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The Americans said I had courage.

They would say it while I stood there reciting the daily lunch specials, dressed in my emerald green shirt, my black trousers and waitress's apron. Usually, they said it just as I got to the part about choosing lunch sides (fries or salad or soup).

"Are you from Ireland?"

"Yes, I am."

"How long have you been over here?"

"Three months." Later, "six months." Then, "nine months." Then, "two years."

"Family or alone? Job or college? Temporary or forever?"

Mostly, the wife asked these first questions. The husband added his own set of queries: "North or South? Catholic or Protestant? Are your french fries hand cut or frozen?"

Raising my voice over the Irish music and ballads on the pub stereo, I dished up my story. I watched the eyebrows arch, the eyes widen, the mouth pucker.

"Oh, my God!" the woman would say. "That must have taken such courage."

At age twenty-four, in the eyes these chino-clad couples en route to summer-time horse races or the family cottage in the Adirondacks, I was that woman who strides through the airport in dusty hiking boots and with nothing between her and the big bad world but a Kindle full of Lonely Planet guides.

No. Scratch that. Actually, I was even braver than her. For us immigrant women, "courage" means looking around at our own country, the country of our mothers and our grandmothers and our great-grandmothers, and declaring, "No. Not for me. Thanks."

Often, as I stood there with my pen and order pad, I heard that American woman's undertow of regret. I wondered if she glimpsed herself at my age, if my story evoked her own roads not taken, her own botched tests of courage. Did she mourn that job or that lover that her small-town mother had talked her out of? Had she spent a grown-up life, a marriage, wondering about that man whose cologne and touch she can still conjure? A man far sexier but riskier than the paunchy husband inquiring about his lunchtime french fries? [End Page 9]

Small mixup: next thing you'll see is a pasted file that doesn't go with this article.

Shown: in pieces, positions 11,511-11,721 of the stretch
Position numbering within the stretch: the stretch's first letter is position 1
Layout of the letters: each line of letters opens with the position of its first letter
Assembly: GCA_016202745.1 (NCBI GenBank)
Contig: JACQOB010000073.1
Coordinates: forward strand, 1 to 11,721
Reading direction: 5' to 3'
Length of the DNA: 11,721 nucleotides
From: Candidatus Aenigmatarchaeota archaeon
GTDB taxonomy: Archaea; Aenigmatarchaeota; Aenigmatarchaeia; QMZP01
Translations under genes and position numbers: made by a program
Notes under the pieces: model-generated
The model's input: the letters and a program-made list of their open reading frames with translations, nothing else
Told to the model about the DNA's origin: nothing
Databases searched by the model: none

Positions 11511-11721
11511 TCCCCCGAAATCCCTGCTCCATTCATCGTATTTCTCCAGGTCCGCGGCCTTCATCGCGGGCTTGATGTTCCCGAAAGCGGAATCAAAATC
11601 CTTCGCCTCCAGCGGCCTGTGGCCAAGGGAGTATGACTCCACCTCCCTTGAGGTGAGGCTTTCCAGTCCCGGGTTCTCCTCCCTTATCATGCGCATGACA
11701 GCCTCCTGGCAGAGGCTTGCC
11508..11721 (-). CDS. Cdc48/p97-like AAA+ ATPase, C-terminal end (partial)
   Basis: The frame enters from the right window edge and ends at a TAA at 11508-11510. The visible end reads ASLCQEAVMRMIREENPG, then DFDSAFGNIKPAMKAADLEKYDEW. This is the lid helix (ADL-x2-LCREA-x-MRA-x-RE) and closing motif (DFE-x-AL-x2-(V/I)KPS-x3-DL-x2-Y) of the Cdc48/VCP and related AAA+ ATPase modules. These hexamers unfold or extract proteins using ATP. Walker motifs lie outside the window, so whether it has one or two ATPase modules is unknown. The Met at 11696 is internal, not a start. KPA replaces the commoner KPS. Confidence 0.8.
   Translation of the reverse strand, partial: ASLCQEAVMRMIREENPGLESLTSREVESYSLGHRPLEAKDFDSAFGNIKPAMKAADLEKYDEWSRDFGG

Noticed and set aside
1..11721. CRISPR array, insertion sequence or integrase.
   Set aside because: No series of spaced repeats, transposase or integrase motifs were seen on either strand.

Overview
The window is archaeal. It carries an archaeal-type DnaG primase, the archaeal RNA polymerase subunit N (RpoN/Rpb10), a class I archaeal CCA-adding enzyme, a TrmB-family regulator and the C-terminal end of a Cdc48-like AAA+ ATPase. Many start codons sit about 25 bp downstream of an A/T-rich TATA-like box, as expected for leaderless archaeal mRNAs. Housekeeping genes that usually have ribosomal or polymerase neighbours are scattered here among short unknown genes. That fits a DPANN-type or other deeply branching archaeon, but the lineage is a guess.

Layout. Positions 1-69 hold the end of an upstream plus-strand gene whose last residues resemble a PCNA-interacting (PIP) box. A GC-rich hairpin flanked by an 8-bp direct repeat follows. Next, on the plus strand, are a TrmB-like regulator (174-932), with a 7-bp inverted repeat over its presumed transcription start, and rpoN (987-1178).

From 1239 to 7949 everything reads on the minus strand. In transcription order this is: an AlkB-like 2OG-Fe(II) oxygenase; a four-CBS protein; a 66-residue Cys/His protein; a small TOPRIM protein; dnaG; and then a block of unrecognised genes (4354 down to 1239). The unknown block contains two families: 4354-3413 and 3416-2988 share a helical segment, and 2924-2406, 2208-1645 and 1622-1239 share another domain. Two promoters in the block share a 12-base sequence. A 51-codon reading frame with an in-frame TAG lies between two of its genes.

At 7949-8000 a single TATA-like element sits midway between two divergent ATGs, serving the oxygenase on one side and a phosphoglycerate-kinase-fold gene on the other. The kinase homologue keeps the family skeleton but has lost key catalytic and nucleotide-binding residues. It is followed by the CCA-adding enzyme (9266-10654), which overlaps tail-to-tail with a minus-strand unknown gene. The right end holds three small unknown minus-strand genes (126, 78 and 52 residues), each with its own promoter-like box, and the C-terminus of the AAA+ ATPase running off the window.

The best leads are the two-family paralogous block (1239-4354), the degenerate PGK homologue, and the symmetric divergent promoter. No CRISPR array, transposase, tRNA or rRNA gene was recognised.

For others, I knew that I embodied this woman's worst fear: that one day, her own twenty- or thirty-something daughter, the apple of their parental eyes, would buy an airline ticket to move three thousand miles away.

In the end it was easy to defuse use the whole courage thing, to divert this nice couple back to their lunch order and choosing their accompany sides. It was extra easy if I laid on the Irish accent: "Oh, now, I don't know would you call it courage or just a streak of daftness."

My Lonely Planet courage odyssey began on a Friday morning, November 28, 1986, when I boarded a double-decker bus for Ballsbridge, a suburb just south of Dublin's city center. As I sat upstairs with my top-down view of Merrion Square, I opened my leather satchel for that last, petrified check through all my get-to-America stuff: the Irish passport, my savings deposit book, my appointment letter-summoning me to the American Embassy where I hoped to be granted a US visa. I also had a letter from my expatriate friend Mary.

A year ago, Mary had quit her Dublin job to move to the San Francisco Bay Area and now, in her airmail letter, she said that if I really did emigrate, I could crash on her couch until I found my feet.

On that double-decker bus, I was nobody's image of feminine courage. I was too terrified to behold anything larger or scarier than that short bus ride and my upcoming interview and the cold, drizzly morning out the bus window. Neither did I know that, when they did the final, retrospective count, I would be among the 200,000 other Irish of the 1980s who fled our own country. Nor did I consider that I was fixing to become a small addendum to Ireland's three-centuries' long emigration saga.

But if these big-picture or long-range views were scary, the immediate alternative was a hundred times scarier...


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